Wednesday, March 08, 2006


Home owners in South Florida have been through alot over the past few two years. Along with the meteoric rise in values came fourteen hurricanes and the damage that came with them, not to mention the almost doubling of taxes and insurance costs.

Not totally unaware of the fourteen hurricanes are the insurance companies that cover our homes against damage. They have amassed substantial losses and it has come to the point that many are simply calling it quits- miami herald story .

For those of you that are not familiar with the situation in South Florida, since 1992 and Hurricane Andrew, ( which wiped out multiple insurance companies and), if you wanted to insure a home and were not already covered you most lkely had one choice- the state run pool. This was the sole insurer writing new polices for years. Over the years the state run pool sold off some policies to private companies and some private insurers started to write new policies but for the most part it was the state assuming all of the risk.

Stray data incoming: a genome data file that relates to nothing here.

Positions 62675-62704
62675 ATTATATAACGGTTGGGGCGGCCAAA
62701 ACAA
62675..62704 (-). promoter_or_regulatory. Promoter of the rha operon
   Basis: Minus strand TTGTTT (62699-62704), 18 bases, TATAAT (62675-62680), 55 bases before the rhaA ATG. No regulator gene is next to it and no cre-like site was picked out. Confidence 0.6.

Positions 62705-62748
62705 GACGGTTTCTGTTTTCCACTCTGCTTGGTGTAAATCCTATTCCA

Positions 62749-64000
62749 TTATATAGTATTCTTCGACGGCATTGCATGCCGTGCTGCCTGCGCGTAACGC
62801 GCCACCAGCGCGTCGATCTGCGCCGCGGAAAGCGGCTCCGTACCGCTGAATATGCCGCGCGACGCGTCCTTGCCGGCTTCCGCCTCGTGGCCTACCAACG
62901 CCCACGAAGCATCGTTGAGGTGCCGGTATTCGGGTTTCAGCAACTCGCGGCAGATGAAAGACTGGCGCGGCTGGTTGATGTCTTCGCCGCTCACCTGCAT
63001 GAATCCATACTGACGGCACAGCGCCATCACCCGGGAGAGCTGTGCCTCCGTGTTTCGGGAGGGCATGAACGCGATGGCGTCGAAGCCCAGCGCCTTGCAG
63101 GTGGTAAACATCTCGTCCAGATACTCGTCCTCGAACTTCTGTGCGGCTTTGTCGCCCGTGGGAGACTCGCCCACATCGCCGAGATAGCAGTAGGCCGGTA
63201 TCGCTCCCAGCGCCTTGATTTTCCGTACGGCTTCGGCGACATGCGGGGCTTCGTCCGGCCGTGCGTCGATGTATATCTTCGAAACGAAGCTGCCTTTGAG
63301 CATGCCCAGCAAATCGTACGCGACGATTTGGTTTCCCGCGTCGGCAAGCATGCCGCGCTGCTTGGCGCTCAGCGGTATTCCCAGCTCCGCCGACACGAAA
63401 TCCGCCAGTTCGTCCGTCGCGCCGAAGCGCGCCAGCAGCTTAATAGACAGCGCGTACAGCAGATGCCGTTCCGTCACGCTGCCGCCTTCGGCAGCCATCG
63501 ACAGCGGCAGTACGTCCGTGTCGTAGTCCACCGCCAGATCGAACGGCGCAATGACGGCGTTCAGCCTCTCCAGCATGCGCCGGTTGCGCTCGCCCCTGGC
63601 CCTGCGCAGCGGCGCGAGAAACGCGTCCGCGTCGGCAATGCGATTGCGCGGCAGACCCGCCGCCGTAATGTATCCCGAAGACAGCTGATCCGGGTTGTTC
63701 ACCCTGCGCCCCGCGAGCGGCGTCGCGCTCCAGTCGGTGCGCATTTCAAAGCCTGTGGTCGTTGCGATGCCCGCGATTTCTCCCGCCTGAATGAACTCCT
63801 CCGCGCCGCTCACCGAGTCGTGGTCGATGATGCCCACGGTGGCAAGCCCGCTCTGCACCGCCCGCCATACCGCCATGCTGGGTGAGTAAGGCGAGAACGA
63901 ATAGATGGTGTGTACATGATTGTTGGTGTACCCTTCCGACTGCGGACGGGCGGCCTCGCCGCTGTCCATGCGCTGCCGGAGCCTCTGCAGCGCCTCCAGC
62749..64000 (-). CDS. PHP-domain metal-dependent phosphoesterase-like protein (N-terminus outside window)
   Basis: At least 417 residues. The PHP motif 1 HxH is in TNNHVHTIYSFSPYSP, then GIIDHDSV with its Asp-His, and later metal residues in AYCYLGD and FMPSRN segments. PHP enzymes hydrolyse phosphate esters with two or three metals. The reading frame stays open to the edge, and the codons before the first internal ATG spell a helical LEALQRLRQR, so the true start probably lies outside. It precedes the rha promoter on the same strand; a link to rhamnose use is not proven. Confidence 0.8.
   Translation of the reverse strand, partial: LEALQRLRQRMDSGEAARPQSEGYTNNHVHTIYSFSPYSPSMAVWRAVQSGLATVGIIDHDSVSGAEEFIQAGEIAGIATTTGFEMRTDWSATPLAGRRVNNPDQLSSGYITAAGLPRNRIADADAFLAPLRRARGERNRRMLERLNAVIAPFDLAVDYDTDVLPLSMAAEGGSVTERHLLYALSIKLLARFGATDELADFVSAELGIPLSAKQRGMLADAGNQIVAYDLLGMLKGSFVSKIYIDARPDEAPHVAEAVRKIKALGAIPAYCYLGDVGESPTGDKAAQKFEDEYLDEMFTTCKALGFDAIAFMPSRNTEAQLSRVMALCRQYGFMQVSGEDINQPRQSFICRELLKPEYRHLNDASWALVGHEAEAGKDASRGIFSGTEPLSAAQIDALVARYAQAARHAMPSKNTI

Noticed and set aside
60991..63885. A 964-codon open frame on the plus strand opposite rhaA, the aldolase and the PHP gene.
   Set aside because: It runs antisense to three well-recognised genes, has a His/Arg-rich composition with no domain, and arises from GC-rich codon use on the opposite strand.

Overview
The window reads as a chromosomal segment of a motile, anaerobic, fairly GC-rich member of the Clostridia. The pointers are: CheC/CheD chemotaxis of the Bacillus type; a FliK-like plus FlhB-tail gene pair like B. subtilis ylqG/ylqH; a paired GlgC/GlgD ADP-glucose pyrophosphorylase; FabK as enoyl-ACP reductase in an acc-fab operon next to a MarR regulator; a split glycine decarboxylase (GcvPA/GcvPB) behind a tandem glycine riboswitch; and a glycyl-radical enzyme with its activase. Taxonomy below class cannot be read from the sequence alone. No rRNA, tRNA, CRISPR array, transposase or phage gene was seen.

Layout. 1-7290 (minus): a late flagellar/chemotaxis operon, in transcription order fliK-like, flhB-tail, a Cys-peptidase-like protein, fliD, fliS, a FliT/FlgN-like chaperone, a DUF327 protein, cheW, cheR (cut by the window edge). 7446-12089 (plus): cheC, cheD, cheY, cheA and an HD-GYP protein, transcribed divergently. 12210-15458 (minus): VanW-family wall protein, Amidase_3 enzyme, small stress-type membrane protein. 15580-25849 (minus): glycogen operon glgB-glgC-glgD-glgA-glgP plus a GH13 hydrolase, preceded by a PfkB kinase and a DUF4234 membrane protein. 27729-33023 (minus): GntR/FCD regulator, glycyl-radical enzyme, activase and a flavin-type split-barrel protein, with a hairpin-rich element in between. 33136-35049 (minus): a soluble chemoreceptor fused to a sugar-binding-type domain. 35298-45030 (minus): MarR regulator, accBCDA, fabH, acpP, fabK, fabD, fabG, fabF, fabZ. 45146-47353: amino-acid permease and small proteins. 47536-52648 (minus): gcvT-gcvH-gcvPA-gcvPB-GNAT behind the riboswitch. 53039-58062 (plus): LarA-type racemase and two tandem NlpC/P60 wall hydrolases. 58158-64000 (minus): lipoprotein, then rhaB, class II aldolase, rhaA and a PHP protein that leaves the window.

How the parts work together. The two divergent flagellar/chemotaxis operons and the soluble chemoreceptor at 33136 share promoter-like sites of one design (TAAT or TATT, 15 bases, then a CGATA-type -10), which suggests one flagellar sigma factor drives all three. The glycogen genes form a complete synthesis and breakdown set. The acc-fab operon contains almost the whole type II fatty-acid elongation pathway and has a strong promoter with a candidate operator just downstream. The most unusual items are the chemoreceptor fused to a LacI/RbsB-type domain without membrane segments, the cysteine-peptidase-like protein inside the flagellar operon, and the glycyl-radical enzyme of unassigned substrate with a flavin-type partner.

Fast forward to 2004-2005. Florida suffers numuerous category 3,4, & 5 hurricanes causing billions in damage and millions in losses for the insurance companies that cover the homes hit by these storms. Now the 2nd largest insurer in Florida has thrown in the towel.

"Losses from the 2004 and 2005 hurricanes have depleted the financial resources for Poe Financial Group, the second-largest insurer in South Florida. Its companies will not be writing new policies in the state."

"Poe's exit leaves consumers few options, said Alex Soto, president of InSource, a Dadeland insurance agency. Insurers' unwillingness to take on new policies in the state will force yet more homeowners into Citizens Property Insurance, the state-run pool of last resort that is already South Florida's largest insurer."